CBS Can't Be Sirius

Morning-show legend and Sirius (Nasdaq: SIRI  ) star Howard Stern is used to being sued. His legal clashes with the FCC ultimately drove him from terrestrial radio to the less-patrolled satellite airwaves. Stern and his randy antics have been judicial targets in the past, but now his old boss is the one gunning for him.

In a story originally reported by the New York Post and later confirmed in a press conference by Stern himself, CBS (NYSE: CBS  ) is suing the talk show host to the tune of $500 million. Why? CBS charges that Stern signed with Sirius while still under contract to CBS' former parent Viacom (NYSE: VIA  ) , then spent the last 15 months of his contracted life on terrestrial radio pitching the services of his eventual satellite radio employer on the air.

The claims may be true, but CBS will be hard-pressed to emerge victorious. Stern was paid to pick apart his own daily life, and obviously his impending deal was going to come up often. More importantly, Viacom censored the show to keep the naughtiest bits off the air; they could have just as quickly bleeped out any references to Sirius.

CBS may feel that Stern's Sirius mentions over the last year or so helped further the cause of the fledgling satellite radio service, but that may not quite be the case. Since the deal was announced in October 2004, rival XM Satellite Radio (Nasdaq: XMSR  ) had signed up more new subscribers than Sirius. That only changed this past quarter, when Sirius lined up more new users for the period. Many of them came in over the holidays, after Stern was already off the terrestrial air.

But how silly does this make CBS? Going after Stern for the original value of his five-year deal with Sirius simply denigrates his CBS Radio replacements, who could use a little more corporate support. But it's equally brainless that CBS is giving Stern another crack at the national media stage.

Stern was already starting to settle in with his smaller Sirius audience. A Sirius investor might have wondered what Stern would have to do to promote his show to those outside of his satellite radio reach. Was taking shots at Oprah in recent weeks a tactical ploy to land him on her show? Would he give Larry King a good reason to have him on his show again? Where art thou, Jon Stewart and David Letterman?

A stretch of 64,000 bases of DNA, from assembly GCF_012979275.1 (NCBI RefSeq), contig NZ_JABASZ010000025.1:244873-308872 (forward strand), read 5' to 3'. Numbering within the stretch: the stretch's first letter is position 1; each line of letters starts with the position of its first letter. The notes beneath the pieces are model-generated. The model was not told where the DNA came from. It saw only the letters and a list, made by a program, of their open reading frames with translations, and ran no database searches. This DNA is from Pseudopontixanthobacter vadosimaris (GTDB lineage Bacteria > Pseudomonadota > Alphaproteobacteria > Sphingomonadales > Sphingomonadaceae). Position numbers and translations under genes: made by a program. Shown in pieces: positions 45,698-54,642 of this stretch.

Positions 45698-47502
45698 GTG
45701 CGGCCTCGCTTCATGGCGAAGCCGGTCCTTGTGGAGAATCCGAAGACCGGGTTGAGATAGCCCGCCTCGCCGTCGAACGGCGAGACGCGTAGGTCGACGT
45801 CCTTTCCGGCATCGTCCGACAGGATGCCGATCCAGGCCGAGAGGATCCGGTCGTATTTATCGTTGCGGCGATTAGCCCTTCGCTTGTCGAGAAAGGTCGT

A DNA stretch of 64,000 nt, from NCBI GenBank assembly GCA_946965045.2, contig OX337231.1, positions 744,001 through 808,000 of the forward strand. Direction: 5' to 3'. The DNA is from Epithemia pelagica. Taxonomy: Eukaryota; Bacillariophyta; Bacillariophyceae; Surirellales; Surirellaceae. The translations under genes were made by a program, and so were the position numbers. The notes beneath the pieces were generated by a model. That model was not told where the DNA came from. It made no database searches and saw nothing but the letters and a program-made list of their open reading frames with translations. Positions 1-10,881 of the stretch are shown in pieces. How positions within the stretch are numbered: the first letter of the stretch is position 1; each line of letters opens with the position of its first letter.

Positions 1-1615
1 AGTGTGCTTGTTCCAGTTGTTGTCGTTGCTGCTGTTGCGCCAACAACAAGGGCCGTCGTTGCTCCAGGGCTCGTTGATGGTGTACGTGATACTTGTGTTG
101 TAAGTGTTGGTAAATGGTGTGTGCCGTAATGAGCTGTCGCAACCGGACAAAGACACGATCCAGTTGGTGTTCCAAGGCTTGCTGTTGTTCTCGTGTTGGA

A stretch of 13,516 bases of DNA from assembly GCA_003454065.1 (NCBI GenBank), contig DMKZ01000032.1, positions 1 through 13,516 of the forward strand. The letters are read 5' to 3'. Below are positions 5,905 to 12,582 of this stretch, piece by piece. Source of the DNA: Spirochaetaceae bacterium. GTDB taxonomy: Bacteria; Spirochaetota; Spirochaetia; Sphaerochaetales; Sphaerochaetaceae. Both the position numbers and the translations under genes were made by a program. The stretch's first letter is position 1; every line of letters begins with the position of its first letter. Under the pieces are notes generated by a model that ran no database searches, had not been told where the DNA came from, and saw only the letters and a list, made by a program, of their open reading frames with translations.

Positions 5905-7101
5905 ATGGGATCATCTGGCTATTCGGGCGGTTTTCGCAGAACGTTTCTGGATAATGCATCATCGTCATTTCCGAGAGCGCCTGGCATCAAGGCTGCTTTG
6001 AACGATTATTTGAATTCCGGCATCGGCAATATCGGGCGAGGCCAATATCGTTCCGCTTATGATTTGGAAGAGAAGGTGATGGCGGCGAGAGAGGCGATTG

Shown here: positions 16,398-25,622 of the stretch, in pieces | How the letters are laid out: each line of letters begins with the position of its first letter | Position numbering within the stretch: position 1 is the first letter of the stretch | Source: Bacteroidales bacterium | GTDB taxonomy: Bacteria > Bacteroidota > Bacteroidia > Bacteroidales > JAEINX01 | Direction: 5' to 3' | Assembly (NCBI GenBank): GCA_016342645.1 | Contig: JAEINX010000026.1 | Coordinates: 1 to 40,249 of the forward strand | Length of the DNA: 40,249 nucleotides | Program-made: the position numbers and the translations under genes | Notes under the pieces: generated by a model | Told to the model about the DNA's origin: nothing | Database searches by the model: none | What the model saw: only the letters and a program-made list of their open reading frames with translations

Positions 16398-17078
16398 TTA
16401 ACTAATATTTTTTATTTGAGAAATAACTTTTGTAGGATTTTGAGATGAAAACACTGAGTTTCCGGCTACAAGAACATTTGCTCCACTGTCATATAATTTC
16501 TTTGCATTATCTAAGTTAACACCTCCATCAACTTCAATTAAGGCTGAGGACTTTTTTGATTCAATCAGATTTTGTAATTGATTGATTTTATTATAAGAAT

CBS, in a move that game theory advocates will likely judge brutally idiotic in a few years' time, seems to have accomplished what Stern alone would have been hard-pressed to do. It just gave Stern new life. CBS presented him with a can of worms, then loaned him a can opener.

It gets better, though. Come Monday, CBS Radio will start airing a daily afternoon show with TheStreet.com's (Nasdaq: TSCM  ) Jim Cramer. The incendiary stock guru has been bullish on Sirius in the past. It's perpetually one of the most actively traded stocks, so you just know it's going to come up often during his show. Will CBS be able to sue Stern successfully if one of its own hires is pitching Sirius at the same time? You can't gag Cramer any more than you can muzzle Stern.

CBS is getting itself into a legal tangle it will be hard-pressed to win, and empowering its target along the way. Can you believe it?

A clip of Howard Stern's dad chastising a young Stern gets played often during Howard's show.

"I told you not to be stupid, you moron!"

If the sound bite fits, CBS, blare it.

Rick is a fan of satellite radio and has been a Sirius subscriber since 2004. He also recommended XM toMotley Fool Rule Breakersnewsletter subscribers last year, based on the prospects of the promising satellite radio industry. He does not own shares in any of the companies in this story.The Fool has a disclosure policy. Rick is also part of theRule Breakersnewsletter research team, seeking out tomorrow's ultimate growth stocks a day early.


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